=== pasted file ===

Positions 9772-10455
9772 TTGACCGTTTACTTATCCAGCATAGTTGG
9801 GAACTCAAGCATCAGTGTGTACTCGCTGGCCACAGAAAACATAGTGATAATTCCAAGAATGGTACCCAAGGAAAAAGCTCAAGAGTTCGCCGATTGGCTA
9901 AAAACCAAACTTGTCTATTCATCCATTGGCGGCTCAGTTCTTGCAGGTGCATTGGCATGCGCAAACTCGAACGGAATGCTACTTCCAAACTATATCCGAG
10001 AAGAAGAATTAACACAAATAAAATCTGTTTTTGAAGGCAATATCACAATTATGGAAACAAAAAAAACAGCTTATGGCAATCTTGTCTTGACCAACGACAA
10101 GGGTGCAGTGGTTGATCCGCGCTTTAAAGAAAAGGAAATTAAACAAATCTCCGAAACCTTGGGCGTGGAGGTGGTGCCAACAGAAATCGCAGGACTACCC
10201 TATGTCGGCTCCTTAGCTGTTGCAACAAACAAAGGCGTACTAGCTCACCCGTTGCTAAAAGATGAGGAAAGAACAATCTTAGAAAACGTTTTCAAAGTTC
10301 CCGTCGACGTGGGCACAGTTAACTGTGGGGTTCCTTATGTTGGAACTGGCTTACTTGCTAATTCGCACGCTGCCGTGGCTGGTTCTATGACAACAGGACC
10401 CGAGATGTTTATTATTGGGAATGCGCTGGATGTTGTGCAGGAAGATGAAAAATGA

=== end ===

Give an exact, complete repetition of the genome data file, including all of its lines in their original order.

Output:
Positions 9772-10455
9772 TTGACCGTTTACTTATCCAGCATAGTTGG
9801 GAACTCAAGCATCAGTGTGTACTCGCTGGCCACAGAAAACATAGTGATAATTCCAAGAATGGTACCCAAGGAAAAAGCTCAAGAGTTCGCCGATTGGCTA
9901 AAAACCAAACTTGTCTATTCATCCATTGGCGGCTCAGTTCTTGCAGGTGCATTGGCATGCGCAAACTCGAACGGAATGCTACTTCCAAACTATATCCGAG
10001 AAGAAGAATTAACACAAATAAAATCTGTTTTTGAAGGCAATATCACAATTATGGAAACAAAAAAAACAGCTTATGGCAATCTTGTCTTGACCAACGACAA
10101 GGGTGCAGTGGTTGATCCGCGCTTTAAAGAAAAGGAAATTAAACAAATCTCCGAAACCTTGGGCGTGGAGGTGGTGCCAACAGAAATCGCAGGACTACCC
10201 TATGTCGGCTCCTTAGCTGTTGCAACAAACAAAGGCGTACTAGCTCACCCGTTGCTAAAAGATGAGGAAAGAACAATCTTAGAAAACGTTTTCAAAGTTC
10301 CCGTCGACGTGGGCACAGTTAACTGTGGGGTTCCTTATGTTGGAACTGGCTTACTTGCTAATTCGCACGCTGCCGTGGCTGGTTCTATGACAACAGGACC
10401 CGAGATGTTTATTATTGGGAATGCGCTGGATGTTGTGCAGGAAGATGAAAAATGA